Michael drives to work.  He passes hundreds of other drivers, obeys all the signs, heeds traffic lights, avoids pedestrians, merges lanes, adjusts the speed of his vehicle and ultimately parks.  He does all this and later has practically no recollection of it at all.  He got from point A to point B on “mental auto-pilot”, where his brain drew on habits to navigate, while his thinking mind was elsewhere.   He might have been planning the day ahead.  Or he might have agonizing about a cacophony of demands in his life.  Or worrying about a problem.  But for the 45 minutes it took him to drive to work, his mind was elsewhere.  The real question is:  how many tasks are performed in a day with little or no thought at all?  Brushing teeth.   Getting dressed for work.  Drinking a cup of coffee.  Eating lunch.  Working out at the gym.  Carpooling.  Cooking dinner.   Each day blends in with the next, and suddenly the year is half over. Continue reading

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Traits to Avoid When Hiring a New Employee

According to a survey by Monster.com of 639 small business owners in the U.S., it cost an average of $6,480 for small business owners to replace a “wrong hire” in 2015.  That estimate is on the low end of the spectrum.  The U.S. Department of Labor estimates it can cost on average one-third of a new hire’s annual salary to find a replacement.  Others believe it’s even higher than that. According to a study by the Society for Human Resources Management (SHRM), it can cost up to five times a wrong hire’s annual salary, depending on the circumstances. The person’s position, how long that person was in that position, and the size of the company all contribute to this cost.   According to SHRM, a “wrong hire” at a big company earning $80,000 per year (having been in that job over a year) could cost up to $400,000 to replace.  And the “wrong hire” of a CEO in a national company can cost millions to replace. Continue reading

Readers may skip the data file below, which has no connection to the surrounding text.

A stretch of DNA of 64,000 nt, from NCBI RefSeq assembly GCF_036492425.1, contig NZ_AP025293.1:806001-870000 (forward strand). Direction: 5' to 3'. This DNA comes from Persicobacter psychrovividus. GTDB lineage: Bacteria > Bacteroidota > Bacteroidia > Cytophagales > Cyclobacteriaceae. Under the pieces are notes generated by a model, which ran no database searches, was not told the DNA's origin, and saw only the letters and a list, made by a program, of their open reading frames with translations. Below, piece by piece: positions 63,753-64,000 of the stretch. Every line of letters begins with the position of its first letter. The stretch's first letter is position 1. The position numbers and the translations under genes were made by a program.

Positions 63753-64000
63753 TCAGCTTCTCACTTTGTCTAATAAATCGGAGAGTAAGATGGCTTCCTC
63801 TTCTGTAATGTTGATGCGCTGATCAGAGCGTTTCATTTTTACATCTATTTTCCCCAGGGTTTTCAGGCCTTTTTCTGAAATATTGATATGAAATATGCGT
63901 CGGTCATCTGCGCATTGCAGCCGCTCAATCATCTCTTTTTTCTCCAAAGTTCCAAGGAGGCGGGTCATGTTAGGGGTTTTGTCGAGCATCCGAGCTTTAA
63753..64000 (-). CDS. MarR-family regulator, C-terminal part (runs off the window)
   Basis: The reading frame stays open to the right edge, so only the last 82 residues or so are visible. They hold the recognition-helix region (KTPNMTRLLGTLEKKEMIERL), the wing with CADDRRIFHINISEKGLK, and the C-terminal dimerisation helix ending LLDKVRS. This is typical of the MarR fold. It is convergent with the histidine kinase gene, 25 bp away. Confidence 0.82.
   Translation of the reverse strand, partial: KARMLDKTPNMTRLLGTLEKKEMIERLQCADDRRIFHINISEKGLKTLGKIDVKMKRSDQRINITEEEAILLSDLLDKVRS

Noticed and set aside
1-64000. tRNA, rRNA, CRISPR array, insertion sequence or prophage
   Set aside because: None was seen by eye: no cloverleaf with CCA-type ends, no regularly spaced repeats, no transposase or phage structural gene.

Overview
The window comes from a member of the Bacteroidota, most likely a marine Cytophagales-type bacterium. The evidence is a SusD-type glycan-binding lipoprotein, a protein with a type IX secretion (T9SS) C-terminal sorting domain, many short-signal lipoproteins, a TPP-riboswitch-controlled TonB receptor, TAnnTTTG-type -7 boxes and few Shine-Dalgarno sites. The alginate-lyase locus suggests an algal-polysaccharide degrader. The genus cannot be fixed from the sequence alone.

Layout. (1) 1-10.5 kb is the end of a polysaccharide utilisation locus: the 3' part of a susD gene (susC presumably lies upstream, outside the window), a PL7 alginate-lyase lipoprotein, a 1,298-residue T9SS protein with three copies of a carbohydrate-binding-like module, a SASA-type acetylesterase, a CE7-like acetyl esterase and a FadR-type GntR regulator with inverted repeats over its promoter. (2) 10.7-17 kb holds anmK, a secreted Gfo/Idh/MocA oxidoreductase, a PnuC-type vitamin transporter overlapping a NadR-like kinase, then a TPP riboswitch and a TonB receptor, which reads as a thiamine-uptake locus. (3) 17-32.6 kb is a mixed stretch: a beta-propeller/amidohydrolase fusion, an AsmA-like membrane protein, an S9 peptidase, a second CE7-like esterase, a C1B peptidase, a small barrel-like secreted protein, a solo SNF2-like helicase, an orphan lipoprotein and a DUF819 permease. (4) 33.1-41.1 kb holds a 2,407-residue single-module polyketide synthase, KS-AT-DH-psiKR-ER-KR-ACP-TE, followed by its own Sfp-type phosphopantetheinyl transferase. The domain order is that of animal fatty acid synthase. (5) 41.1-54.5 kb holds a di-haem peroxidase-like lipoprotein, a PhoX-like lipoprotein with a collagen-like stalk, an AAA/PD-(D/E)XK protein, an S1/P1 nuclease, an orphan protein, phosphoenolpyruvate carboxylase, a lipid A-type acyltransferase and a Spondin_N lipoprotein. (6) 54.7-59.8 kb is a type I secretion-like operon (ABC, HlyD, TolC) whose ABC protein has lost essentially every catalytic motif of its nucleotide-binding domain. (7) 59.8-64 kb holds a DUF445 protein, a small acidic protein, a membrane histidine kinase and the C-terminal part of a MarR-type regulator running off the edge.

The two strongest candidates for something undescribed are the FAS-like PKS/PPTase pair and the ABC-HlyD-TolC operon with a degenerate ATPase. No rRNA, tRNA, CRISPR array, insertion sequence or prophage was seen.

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10 Invaluable Qualities in Employees that require Zero Talent – Part 2

When looking to hire employees, managers often confuse talents, skills, knowledge and strengths.  A talent is an innate ability, while a skill is an ability that is learned and nurtured over time.   A person might be a naturally-gifted writer even while never having taken any kind of writing class.  That is a talent.  That same person might also take a course in online advertising and attain the Google Adwords Certification.  That is a skill.  If that person attends a college and takes a host of classes in business, sales and marketing, that person attains knowledge – and perhaps a degree – in business administration.  If that person then gets a job in which she is using her writing talents, online marketing skills, and sales and marketing knowledge, over time this will become her strength.  A strength is the ability to consistently produce a positive outcome through superior performance of specific tasks.   When a company recruits and hires staff, it looks for people who have particular talents, skills and knowledge. Continue reading

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10 Invaluable Qualities in Employees that require Zero Talent – Part 1